On Miami’s second-round celebration:
RM: “I have absolutely zero problems with the way Miami handled their post-celebration in beating the Boston Celtics because I was in the very same boat when we finally beat the New York Knicks in ’95. I remember running across halfcourt, kneeling down, praying, kissing the floor. Now I will say this: that was the semifinal round when we beat the Knicks, very much the same way they beat the Celtics. Our very next round was against Shaq and Penny Hardaway and Orlando and the same thing happened in Game 1. We got blown out. You look at the hangover that the Heat had, then maybe it was a little bit of that post-celebration. But when you run into brick walls of your career â€“ mine was always trying to get by New York, for LeBron it was always trying to beat the Celtics, as well as Miami trying to beat the Celtics â€“ you have to give these guys a little bit of leeway to release some of that tension.
“That’s what basketball is all about. Whatever the Heat do, it seems like we always come down on them. If they would’ve been all laissez, people would’ve been like, “What? They don’t care? They just beat Boston. They’re not jumping up and down?” So they can’t win. I think a lot of times they get an unfair shake, a lot of times by their own doing because they bring it upon themselves. But I had no problems with it.”
On Miami’s season turning point:
SK: “I think we mentioned on the telecast last night, when they were 9-8 and they went to Cleveland and LeBron was getting booed every possession, that was sort of a turning point in their season, the way they responded that night and played so well. I felt like they really rallied around not only that moment, but the entire dynamic that surrounds this team â€“ the scrutiny and the criticism. The bigger question is really whether they are good enough yet? They don’t have much depth. Their hands were tied after they got the Big Three in terms of what they could add depth-wise, and the two big signings they made with the rest of their money â€“ Miller and Haslem â€“ have both been pretty much nonexistent thanks to injuries and ineffective play. I don’t think it’s anything more. They galvanized, they’ve played pretty well, they’ve gotten to a good spot, but they may not have enough yet. They may take another year or two of adding pieces.”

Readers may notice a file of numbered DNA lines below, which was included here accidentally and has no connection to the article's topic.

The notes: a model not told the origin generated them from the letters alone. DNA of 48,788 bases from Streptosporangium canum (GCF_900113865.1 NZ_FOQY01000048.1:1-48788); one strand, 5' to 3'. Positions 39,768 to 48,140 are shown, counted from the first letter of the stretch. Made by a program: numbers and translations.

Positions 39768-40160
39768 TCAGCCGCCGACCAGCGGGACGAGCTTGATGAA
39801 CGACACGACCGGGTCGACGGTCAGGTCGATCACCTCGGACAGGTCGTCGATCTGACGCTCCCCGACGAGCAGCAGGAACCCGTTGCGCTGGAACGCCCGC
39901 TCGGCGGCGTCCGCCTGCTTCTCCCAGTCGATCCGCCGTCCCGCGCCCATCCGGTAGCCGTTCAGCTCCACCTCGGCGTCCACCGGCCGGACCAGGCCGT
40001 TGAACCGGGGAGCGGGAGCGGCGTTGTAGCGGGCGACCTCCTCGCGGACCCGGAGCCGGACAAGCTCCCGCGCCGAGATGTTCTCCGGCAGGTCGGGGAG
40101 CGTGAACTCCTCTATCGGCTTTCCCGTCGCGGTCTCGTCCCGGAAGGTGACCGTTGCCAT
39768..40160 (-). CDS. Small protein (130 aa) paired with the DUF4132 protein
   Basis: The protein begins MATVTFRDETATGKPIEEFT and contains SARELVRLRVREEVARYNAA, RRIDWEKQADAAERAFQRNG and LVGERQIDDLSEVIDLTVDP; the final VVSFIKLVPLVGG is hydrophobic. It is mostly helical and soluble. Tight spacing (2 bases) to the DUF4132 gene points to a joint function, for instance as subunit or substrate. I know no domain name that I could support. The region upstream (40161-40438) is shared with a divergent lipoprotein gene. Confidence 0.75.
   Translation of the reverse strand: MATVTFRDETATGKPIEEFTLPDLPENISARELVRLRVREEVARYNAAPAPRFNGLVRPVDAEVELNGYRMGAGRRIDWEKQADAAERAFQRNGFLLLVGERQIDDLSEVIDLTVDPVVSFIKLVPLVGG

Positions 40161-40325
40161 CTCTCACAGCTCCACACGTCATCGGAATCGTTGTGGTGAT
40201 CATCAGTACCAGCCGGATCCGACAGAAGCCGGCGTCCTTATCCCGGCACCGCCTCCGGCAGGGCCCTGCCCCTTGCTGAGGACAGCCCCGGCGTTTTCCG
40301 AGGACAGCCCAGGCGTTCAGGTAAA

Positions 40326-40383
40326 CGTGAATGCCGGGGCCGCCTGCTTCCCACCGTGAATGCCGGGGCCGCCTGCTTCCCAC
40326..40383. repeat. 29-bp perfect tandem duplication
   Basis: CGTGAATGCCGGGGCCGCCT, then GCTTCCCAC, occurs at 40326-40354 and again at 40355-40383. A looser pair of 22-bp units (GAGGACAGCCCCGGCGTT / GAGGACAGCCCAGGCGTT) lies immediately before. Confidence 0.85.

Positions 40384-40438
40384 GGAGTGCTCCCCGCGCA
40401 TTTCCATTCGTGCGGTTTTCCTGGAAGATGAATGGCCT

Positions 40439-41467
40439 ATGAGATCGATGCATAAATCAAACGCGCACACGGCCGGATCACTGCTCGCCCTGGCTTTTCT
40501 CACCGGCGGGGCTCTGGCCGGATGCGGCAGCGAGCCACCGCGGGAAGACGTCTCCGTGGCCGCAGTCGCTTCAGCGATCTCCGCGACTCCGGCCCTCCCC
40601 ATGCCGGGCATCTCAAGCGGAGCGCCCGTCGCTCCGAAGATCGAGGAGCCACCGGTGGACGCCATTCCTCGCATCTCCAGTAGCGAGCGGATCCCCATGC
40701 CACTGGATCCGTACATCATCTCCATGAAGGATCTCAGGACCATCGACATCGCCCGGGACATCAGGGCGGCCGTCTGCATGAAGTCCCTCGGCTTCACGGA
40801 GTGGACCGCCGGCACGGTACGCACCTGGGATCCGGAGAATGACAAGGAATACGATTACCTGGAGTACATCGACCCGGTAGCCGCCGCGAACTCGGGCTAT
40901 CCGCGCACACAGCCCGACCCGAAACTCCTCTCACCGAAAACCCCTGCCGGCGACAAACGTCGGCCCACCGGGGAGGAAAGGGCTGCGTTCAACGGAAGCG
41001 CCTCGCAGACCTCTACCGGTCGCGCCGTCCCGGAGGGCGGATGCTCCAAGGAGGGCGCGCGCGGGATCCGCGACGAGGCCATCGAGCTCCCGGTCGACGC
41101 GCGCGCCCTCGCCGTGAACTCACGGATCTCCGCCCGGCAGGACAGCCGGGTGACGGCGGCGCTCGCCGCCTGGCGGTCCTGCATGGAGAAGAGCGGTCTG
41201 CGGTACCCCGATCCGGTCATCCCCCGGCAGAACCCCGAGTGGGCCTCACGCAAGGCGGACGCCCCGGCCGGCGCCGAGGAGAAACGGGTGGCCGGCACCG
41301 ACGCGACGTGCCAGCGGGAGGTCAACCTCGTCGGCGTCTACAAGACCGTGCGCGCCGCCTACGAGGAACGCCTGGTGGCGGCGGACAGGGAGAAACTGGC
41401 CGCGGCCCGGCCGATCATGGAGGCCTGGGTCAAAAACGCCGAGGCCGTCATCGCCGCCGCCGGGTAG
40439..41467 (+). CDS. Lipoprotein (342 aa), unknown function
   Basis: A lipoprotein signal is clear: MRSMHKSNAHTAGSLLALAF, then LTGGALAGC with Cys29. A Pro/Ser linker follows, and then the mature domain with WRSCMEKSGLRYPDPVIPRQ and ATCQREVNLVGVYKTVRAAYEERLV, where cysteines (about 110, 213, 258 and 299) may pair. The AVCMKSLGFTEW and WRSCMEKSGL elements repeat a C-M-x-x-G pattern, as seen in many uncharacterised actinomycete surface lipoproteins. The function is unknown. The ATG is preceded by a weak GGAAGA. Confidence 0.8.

On Luol Deng and Chicago guarding LeBron:
RM: “To me, whenever you are guarding a great player, to me I think you’ve always gotta put pressure on them on the other end offensively. I think that’s what Deng tried to do as well: make LeBron guard him on the other end. If you look at the numbers, he had a pretty good game offensively as well. But you gotta remember, these two guys are very familiar. They go back to AAU basketball, playing one another. You’ve heard Luol in certain interviews say that he’s always up to the challenge of guarding LeBron.
SK: “Luol is a really smart player. He understands the angles. He understands LeBron’s tendencies because he’s played against him so often. They played last year in the first round of the playoffs when LeBron was with Cleveland. I just feel like Chicago’s defensive schemes are really good and their team defense just builds these walls in front of LeBron and Wade. Chicago is built to stop Miami’s offense because of the fact that Miami runs so many isos and the ball stops with LeBron and Wade so often. Chicago is just kind of overloaded in front of those guys and waiting for them.
What do you think?